The Why Not? Blog

At the tender age of 25 Dave started skateboarding. 14 months later he became the first person to skate the length of Britain. Another 8 months on he had crossed Australia on his board, breaking a world record & raising over £20,000 for three charities. Now, at 27, he's writing his first book, is a motivational speaker and a businessman, and he's only just gotten started on a lifetime of challenges which from the outside look just darn crazy. So, why? You know the answer, don't you. Why not?

Sunday, September 03, 2006

The Longest Day

This was a day of extremes. I woke up grumpy, a night of tossing and turning and interrupted sleep didn’t bode well for a day in which I hoped to skate close to 70km. Coolgardie, I felt, could be reached in two hard day’s skating and although my rough schedule gave three days to get from here to there I wanted to push a bit harder and therefore grant the team a well-earned extra rest day.

“It’s my birthday!” Kate’s wide eyes signal the second BoardFree birthday in a week, later we’ll give her presents – some bubbles and beads and a skipping rope - all packed neatly into The Birthday Box, which will be used on every BoardFree birthday.

On the road before 8 and on and on and on. Although the sun was out when we woke up it had disappeared behind clouds which always threatened rain but never quite delivered. Instead, a cold wind blew from the north east, right into my face.

Going was hard. It was one of those mornings when I got angrier and angrier with every push. Why hadn’t the team woken up when I asked them to? Did they have no respect for me? Why were some of the documentary team still back in camp and missing some outstanding scenery? Why wasn’t anyone waving from their cars this morning? Why did it feel like I wasn’t making any ground despite hard pushing? Horrible moments, these, and they always pass. But for a while they’re poisonous and just expend more energy. After 15km I pulled the jeep over and sat on my board, hugging myself. Just exhausted. Kate gave me some food and a hoodie, Dim and Dan tried to make things better,
“Mate, it’s all been uphill today, you’re doing really well.”
I hadn’t noticed any uphills, I just wanted a nap.

“I’ll go another 5km and then go for a sleep in George,” I told them, and we moved on. A parking place, usually a wide lay-by marked by yellow waste bins, was signposted for a kilometre up the road and I pushed on towards a sleep. Then a white ute pulled up alongside me. Two men with beards inside. The driver leaned over and said, “We’re working on the pipeline about 3km up the road, when you get to us we’ll sort you out with some bottles of water.”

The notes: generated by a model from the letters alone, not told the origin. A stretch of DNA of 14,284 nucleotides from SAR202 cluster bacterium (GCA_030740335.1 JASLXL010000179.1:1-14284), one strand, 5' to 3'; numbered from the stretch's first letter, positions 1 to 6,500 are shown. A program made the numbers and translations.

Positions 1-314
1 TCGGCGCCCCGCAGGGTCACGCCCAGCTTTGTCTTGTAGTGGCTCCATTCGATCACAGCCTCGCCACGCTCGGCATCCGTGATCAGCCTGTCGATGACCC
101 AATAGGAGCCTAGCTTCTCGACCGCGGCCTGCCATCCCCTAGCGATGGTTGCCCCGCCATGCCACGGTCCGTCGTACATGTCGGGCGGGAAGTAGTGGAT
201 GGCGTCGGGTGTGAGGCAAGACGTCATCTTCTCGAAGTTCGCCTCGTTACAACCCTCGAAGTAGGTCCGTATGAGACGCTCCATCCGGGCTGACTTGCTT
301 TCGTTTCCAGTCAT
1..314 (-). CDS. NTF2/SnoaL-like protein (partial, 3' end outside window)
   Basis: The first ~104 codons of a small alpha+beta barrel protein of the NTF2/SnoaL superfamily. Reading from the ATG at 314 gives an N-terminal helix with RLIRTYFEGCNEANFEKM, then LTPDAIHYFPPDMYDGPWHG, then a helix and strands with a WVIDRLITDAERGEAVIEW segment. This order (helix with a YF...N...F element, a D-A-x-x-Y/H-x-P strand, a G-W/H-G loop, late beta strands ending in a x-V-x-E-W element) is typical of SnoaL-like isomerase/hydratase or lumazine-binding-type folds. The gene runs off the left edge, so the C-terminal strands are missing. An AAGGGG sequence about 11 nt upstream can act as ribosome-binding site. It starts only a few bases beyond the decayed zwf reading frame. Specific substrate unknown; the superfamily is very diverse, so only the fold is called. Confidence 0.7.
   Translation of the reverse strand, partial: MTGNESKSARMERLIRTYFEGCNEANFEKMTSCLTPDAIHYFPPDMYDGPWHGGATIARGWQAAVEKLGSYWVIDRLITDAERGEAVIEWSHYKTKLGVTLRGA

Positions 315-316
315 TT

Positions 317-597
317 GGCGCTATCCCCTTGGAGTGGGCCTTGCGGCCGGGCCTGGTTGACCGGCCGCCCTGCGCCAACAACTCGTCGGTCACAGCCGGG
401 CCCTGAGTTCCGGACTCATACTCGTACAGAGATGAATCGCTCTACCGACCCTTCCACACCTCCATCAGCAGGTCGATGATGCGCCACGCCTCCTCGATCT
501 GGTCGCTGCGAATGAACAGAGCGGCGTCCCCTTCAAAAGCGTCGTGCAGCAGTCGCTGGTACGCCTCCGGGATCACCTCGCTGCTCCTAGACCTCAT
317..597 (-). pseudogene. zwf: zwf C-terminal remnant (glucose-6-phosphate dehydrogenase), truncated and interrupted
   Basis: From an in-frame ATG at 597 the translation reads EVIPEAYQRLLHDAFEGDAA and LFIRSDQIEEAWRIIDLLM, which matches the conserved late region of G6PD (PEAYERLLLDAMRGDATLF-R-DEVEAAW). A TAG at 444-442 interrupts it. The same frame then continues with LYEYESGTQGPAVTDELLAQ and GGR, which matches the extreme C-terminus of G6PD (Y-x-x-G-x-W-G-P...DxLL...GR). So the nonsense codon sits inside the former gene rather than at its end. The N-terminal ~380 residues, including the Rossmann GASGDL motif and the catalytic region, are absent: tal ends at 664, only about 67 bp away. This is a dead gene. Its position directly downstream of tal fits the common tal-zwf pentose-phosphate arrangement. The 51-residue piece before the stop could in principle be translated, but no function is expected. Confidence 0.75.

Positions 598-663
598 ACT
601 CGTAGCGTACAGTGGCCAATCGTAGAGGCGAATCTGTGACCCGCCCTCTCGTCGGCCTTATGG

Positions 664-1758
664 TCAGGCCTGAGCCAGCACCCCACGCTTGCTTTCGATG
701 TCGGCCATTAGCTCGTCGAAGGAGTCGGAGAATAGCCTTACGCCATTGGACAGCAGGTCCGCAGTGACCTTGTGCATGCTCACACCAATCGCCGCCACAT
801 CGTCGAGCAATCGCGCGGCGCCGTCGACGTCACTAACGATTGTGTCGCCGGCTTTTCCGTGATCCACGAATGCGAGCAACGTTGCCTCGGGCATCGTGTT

At the lay-by I delayed my nap. “Let’s push on until we see these pipeline guys, they’re only a couple of k’s down the road,” I said to the team, “after then we’ll have a break.” So we pushed on, but it was almost 10km before we reached the worksite. The effort was well worth it, a box of water and a bag of goodies awaited. Steve, the guy in charge of traffic control and one of the chaps who drove alongside me earlier, was a really nice bloke. “Man,” he said, “all I can say is man, you’re hard as nuts.”

After a short tour of the pipeline work we continued on, passing an emu and four chicks which scurried into the bush at the roadside. A long overdue rest came at a lay-by around the corner, and I was just about to get my head down when Steve drove up in his ute again. We chatted for about half an hour, he told me stories about road trains and the wildlife and life as a traffic control worker in the outback. Really interested, very generous bloke. Emptied his cooler of drinks and handed them over, even gave me a stray orange from the passenger seat. He told me about a place to stay tonight, “About ten k up the road there’s a beautiful look-out spot, a small version of Ayres Rock, the views from up there are incredible.”

And so it was. I pushed on another 20k from the lay-by to finish a 66km day, the longest yet. Just before the day ended came a highlight. A black car sped past, no return of my wave or honk of the horn, then a couple of hundred metres up ahead it stopped in the middle of the road. I saw a figure get out, rush to the side of the road and then jump back in the car and drive off. I was so confused and had no idea what was going on. Had they put a small bomb at the side of the road?!!!!!!! Just in case I pulled to the opposite lane and gingerly skated along. No sign of any bombs and just when it seemed there were no clues to the strange incident I came across a stone in the road, which weighed down a ten dollar note!

We stopped by the 70km to Coolgardie sign and then headed back to the camp, already set up by Becs, Holly, Kate and the others. The site, which I like to call Kangaroo Rock thanks to a magical moment when a roo jumped across the top of the rock at sunset, was magnificent. From the top of the rock we could see bush for about 30 to 40km all around, it was a breathtaking place. For Kate, a wonderful spot to celebrate a birthday.


Post a Comment

<< Home

Subscribe to Dave's Blog by email:

Delivered by FeedBurner